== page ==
Highlighted passages from ‘Hunger Makes Me A Modern Girl: A Memoir’ by Carrie Brownstein

I know this is the end of the year, but ‘Hunger Makes Me a Modern Girl: A Memoir‘ was one of the first books I read this year. I’m just putting these down for posterity, passages that stood out for me, that I thought resonated with me or were otherwise just lyrical. And they teach me so much in themselves; about memories, music, elitism, fandom – and just being human.

Nostalgia is so certain: the sense of familiarity it instills makes us feel like we know ourselves, like we’ve lived. To get a sense that we have already journeyed through something – survived it, experienced it – is often so much easier and less messy than the task of currently living through something.

There was a stillness about the past, a clarity, the way it has been somewhat defined and dissected, in the rearview mirror; it was there for the taking, for the mining.

I don’t know much theory, I play by instinct and feel, I could probably get schooled by an eight-year-old on tonics and inversions. But back then, the word ‘musician’ had a professional characteristic to it that would have made it more alienating and anathema. Back then, I was still just a fan of music. And to be a fan of music also meant to be a fan of cities, of places. Regionalism – and the creative scenes therein – played an important role in the identification and contextualization of a sound or aesthetic. Music felt married to place, and the notion of “somewhere” predated the Internet’s seeming invention of “everywhere” (which often ends up feeling like “nowhere”).

To this day, because I know no other way of being or feeling, I don’t know what it’s like to be a woman in a band – I have nothing else to compare it to. But I will say that I doubt in the history of rock journalism and writing any man has been asked “Why are you in an all-male band?”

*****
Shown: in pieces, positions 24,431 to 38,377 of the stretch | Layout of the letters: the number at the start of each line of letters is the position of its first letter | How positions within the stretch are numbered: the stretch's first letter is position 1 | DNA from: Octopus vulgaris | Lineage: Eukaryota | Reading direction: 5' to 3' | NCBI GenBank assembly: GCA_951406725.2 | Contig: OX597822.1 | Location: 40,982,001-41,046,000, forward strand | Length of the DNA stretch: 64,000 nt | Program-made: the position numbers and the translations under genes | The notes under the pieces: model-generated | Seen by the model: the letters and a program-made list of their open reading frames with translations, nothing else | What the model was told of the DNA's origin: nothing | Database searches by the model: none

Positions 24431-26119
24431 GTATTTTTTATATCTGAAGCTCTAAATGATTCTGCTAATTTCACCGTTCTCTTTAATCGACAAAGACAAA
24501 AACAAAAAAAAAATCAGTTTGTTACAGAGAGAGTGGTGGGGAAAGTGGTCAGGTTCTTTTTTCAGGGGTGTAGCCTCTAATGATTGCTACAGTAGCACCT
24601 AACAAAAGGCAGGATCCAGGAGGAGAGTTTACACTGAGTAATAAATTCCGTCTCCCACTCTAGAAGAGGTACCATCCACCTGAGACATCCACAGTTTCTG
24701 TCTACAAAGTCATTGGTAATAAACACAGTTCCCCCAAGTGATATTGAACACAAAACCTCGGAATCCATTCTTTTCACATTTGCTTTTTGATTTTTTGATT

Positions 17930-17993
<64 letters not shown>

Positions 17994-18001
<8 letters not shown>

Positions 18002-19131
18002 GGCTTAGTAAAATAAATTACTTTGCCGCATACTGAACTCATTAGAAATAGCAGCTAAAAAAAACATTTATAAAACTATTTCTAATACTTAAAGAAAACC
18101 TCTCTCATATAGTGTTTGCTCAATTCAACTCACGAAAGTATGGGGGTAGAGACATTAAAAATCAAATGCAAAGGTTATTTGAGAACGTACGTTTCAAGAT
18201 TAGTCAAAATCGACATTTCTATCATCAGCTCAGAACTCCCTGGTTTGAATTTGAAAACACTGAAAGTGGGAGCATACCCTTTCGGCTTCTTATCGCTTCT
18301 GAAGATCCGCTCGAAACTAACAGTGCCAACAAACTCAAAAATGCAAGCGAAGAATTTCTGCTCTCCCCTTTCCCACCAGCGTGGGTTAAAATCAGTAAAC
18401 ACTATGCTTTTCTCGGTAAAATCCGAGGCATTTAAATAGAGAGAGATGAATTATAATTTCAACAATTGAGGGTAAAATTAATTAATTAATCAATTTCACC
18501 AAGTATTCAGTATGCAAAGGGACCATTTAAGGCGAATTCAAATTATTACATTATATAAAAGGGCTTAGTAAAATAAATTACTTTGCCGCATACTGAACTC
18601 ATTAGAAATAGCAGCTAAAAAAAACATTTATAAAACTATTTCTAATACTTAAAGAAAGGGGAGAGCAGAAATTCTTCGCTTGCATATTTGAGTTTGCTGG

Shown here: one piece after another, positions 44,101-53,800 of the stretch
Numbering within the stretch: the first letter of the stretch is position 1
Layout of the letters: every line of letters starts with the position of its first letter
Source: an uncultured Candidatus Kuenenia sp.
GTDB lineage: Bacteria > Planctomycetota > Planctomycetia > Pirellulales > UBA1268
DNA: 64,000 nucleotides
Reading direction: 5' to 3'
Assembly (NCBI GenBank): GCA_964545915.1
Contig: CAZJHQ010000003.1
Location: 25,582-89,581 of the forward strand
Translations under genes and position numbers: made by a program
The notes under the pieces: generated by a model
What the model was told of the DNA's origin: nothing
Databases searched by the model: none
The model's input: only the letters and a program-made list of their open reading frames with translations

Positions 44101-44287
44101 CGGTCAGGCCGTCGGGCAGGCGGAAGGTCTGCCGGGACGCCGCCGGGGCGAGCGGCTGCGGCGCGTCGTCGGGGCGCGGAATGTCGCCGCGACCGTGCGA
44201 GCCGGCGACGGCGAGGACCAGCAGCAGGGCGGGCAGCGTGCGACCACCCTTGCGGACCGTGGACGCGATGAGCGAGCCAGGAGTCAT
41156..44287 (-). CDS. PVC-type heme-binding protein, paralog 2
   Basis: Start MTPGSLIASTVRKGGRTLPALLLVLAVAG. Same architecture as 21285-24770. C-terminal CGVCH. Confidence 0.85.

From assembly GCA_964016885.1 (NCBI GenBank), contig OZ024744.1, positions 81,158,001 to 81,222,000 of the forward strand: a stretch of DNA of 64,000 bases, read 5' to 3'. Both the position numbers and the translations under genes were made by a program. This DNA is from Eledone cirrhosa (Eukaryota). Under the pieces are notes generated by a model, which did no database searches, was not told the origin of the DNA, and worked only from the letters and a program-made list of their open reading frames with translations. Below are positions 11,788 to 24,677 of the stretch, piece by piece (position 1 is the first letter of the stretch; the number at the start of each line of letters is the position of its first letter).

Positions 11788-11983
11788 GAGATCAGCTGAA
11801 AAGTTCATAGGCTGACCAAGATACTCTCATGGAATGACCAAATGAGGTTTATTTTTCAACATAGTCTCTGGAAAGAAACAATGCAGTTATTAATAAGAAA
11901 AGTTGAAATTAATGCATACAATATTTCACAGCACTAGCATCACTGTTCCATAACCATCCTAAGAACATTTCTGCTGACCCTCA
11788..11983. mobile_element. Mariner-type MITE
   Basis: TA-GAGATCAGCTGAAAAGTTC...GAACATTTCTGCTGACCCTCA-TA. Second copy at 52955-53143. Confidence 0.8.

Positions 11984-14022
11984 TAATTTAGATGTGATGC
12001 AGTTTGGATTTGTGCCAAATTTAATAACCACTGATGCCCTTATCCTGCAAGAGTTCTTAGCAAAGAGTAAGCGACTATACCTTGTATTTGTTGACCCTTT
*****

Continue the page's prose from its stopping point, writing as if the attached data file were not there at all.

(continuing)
Though I had no reservations about touring with Pearl Jam, elitism was a stubborn habit to kick. A small part of my brain retreated to my younger self, reminding me that in certain circles Nirvana had been considered the cooler, more authentic band. Nirvana’s music dragged you across the floor, you felt every crack, every speck of dirt. Their songs helped you locate the places where you ached, and in that awareness of your hurting you suddenly knew that the bleakness was collective, not merely your own. In other words, it’s okay to feel like a freak. And in high school, and for much of my adult life, maybe even now, I had, I do.

I love being a new onlooker, a convert. To become a fan of something, to open and change, is a move of deliberate optimism, curiosity, and enthusiasm.


Stop wasting money on digital projects if you aren’t prepared to promote them properly by @marthasadie via @storythings

This post by Martha Henson is worth reading if you work in media in any format today, because whether you like it or not digital is part of what you do. Thanks to Storythings for the HT. Read the whole thing, I’m just going to pull this bit out:

Stop wasting money on digital projects if you aren’t prepared to promote them properly.

I’m serious. Do NOT embark on any digital project if you aren’t going to at least make a decent effort to tell people about it or otherwise figure out how people are going to see it.

If you are going to make an in-gallery app but only have room for a small piece of signage and no budget or space for print promotion, do not bother. If you are going to create a game and put it on your website and think maybe your organisation might be able to muster up a single tweet and facebook post about it, give up now. If you are creating an amazing interactive video experience but the entire budget is going on production and you’ve run out of money to market it, stop.

Source: Stop wasting money on digital projects if you aren’t prepared to promote them properly

Obama on Purpose